|Alteration and fracturing of siliceous mudstone during in-situ combustion, Orcutt field, California.
Jason LORE1, Peter EICHHUBL*, and Atilla AYDIN
Rock Fracture Project, Department of Geological and Environmental Sciences, Stanford University, Stanford, California 94305
1 Present address: BP-Amoco Corp., P.O. Box 3092, Houston TX 77253-3092.
* Corresponding author
Abstract. Changes in rock mineralogical composition and in fracture density and distribution resulting from natural in-situ combustion of hydrocarbons were characterized to infer comparable processes of alteration and fracturing during enhanced oil production from heavy oil reservoirs by in-situ combustion or fireflooding. Natural combustion alteration was studied in siliceous mudstone of the Miocene Sisquoc Formation at Orcutt oil field, California, where centers of most intense combustion alteration are composed of 1-2 m thick tabular zones of brecciated clinker. These centers are surrounded by 10-20 m wide alteration haloes of oxidized and sintered oxidized mudstone and an outer fringe of coked organic matter. Based on the stability of mineral phases around an individual combustion center, peak temperatures of combustion were estimated to have reached 1100°C at the center of combustion, tapering off to about 350°C at the outer edge of the coked zone. Changes in fracture density, distribution, and style were quantified based on fracture scan line measurements across alteration zones and in unaltered mudstone. With increasing alteration, newly formed fractures connect with and intersect pre-existing tectonic joints, providing an isotropic permeability structure for fluid flow. Addition of newly formed fractures to the existing joint systems is distinctly developed in oxidized mudstone, corresponding to alteration temperatures of about 750-800°C, and well developed in sintered oxidized mudstone that formed at inferred temperatures of about 900°C. Fractures with large aperture to length ratios in clinker are inferred to have formed at peak temperatures of about 1100°C. Based on alteration haloes around tectonic and combustion-induced fractures it is demonstrated that these fractures contributed significantly to flow of air or steam during combustion.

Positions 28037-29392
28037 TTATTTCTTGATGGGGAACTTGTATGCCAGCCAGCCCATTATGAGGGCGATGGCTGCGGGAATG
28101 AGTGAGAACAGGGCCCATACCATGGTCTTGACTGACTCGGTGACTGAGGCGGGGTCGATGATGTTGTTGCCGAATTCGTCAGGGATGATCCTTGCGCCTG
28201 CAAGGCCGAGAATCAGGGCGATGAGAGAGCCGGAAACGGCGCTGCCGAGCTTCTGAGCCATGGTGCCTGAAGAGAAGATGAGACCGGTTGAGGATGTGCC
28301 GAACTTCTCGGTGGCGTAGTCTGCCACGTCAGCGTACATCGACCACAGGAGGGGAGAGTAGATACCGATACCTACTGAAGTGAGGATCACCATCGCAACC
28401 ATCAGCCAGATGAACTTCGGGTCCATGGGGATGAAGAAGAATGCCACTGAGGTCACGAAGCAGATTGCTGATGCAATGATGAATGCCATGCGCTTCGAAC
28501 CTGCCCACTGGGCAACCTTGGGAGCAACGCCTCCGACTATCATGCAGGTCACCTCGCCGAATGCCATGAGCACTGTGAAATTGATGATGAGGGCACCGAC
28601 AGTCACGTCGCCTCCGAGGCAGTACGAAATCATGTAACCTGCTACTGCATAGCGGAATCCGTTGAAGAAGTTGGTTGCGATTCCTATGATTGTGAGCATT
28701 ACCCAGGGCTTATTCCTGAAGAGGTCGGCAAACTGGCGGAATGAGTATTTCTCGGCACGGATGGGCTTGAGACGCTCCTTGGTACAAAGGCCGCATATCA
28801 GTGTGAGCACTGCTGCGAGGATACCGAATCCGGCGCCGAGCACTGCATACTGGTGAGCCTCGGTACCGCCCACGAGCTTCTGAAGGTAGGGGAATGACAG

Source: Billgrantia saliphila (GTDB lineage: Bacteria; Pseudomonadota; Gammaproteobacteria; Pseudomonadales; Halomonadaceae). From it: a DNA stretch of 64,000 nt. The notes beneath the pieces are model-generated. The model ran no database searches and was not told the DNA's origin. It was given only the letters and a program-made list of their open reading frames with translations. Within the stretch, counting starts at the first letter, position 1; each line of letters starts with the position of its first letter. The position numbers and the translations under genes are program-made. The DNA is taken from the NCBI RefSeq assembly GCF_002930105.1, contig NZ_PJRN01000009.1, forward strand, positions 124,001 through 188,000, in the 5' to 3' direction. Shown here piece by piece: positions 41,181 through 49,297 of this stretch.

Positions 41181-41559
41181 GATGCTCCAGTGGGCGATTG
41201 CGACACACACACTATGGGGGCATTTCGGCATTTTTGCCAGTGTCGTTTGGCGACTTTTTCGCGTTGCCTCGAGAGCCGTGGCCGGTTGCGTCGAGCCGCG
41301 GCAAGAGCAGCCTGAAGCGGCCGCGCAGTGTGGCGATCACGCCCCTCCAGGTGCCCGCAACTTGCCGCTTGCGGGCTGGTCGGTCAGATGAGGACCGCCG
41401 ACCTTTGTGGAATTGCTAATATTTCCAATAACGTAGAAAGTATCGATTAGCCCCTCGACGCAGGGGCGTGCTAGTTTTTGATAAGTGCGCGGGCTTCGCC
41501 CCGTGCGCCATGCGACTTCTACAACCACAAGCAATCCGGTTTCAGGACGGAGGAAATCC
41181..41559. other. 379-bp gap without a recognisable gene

Combustion zone centers are inferred to follow faults and joint zones that contained hydrocarbons that migrated into these migration conduits prior to and possibly during combustion. The natural combustion alteration is interpreted as the result of slowly outward moving alteration fronts around stationary combustion centers. The observed alteration distribution and associated pattern of induced fractures may thus be considered a natural outcrop analog of alteration associated with a well developed combustion front during fireflooding of heavy oil reservoirs. Although peak temperatures at Orcutt oil field likely exceeded temperatures characteristic of firefloods, fractures similar to those formed in the outer alteration zones may enhance the flow of oxidant to combustion fronts and of light hydrocarbons to production wells in firefloods.
Keywords: In-situ combustion, high-temperature fractures, alteration, hydrocarbons, faulting, fireflooding.